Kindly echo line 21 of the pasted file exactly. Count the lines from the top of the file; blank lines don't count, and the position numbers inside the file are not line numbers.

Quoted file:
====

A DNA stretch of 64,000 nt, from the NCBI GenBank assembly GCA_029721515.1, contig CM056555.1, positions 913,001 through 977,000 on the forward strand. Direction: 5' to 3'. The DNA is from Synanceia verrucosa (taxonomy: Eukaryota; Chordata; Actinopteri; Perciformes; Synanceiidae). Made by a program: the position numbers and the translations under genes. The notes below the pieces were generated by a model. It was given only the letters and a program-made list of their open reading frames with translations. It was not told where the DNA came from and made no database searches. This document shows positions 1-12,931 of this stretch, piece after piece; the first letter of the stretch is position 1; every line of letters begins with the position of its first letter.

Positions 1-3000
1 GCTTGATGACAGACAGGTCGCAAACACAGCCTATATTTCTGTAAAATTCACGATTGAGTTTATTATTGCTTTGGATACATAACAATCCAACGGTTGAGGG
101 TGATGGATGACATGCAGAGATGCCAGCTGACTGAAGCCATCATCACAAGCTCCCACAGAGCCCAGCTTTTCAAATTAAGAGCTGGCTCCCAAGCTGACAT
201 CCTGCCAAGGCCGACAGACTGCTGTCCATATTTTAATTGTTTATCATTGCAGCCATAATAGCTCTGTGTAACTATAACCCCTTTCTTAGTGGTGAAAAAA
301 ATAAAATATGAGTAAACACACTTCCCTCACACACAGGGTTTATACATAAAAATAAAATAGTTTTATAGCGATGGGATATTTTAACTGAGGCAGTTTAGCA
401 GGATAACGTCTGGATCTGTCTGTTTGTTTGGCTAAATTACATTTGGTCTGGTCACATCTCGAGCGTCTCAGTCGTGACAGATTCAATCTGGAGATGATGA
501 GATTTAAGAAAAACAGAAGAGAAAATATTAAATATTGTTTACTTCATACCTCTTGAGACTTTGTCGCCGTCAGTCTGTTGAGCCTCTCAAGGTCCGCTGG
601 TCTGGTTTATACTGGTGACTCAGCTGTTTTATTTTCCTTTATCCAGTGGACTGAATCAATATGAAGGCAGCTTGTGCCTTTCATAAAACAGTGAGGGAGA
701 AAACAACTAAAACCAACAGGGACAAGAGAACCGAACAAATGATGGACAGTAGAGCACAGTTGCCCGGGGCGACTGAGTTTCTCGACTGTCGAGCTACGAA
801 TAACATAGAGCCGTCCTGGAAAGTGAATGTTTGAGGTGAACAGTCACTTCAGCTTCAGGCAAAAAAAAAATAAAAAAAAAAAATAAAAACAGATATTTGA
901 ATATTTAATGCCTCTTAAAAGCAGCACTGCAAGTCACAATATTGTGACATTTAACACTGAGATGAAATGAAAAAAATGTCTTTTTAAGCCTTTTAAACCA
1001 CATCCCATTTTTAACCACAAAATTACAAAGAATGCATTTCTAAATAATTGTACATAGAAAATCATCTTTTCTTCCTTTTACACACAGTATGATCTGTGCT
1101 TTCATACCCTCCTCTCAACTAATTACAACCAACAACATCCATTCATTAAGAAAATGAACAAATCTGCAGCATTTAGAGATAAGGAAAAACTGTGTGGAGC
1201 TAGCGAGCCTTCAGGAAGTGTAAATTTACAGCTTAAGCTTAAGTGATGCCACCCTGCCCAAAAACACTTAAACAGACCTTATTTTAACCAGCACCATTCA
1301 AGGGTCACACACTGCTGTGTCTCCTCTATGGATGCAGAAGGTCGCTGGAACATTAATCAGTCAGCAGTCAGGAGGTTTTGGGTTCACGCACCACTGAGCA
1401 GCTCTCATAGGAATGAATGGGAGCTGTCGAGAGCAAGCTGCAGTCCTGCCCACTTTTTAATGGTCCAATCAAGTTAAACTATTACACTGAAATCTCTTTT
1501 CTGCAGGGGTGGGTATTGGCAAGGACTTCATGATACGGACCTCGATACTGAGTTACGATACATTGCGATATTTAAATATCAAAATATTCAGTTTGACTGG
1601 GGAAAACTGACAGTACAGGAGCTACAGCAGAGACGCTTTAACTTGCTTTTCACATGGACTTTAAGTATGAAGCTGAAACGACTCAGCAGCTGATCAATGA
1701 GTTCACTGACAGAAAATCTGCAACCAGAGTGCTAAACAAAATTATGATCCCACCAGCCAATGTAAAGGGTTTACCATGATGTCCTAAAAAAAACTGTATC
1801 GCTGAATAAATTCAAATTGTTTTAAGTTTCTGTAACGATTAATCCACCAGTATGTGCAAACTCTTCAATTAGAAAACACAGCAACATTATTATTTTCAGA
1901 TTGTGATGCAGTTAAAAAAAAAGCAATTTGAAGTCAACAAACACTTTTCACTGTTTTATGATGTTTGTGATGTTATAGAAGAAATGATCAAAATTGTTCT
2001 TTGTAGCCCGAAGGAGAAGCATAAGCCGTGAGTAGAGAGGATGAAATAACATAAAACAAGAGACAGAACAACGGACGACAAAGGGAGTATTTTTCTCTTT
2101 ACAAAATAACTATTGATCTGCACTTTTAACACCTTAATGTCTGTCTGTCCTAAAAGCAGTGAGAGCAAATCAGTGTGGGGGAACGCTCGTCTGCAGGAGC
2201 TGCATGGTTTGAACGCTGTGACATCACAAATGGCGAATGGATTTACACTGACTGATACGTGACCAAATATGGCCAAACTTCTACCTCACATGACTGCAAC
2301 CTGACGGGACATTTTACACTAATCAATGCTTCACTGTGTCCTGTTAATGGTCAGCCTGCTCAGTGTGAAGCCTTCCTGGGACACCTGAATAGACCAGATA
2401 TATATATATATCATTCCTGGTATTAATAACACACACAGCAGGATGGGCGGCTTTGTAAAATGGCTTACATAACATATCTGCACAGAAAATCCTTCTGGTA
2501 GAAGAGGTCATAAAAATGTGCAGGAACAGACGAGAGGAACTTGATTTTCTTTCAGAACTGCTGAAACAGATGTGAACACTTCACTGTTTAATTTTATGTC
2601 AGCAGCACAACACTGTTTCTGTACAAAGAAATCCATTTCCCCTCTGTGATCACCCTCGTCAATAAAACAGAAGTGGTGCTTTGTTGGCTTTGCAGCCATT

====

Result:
1801 GCTGAATAAATTCAAATTGTTTTAAGTTTCTGTAACGATTAATCCACCAGTATGTGCAAACTCTTCAATTAGAAAACACAGCAACATTATTATTTTCAGA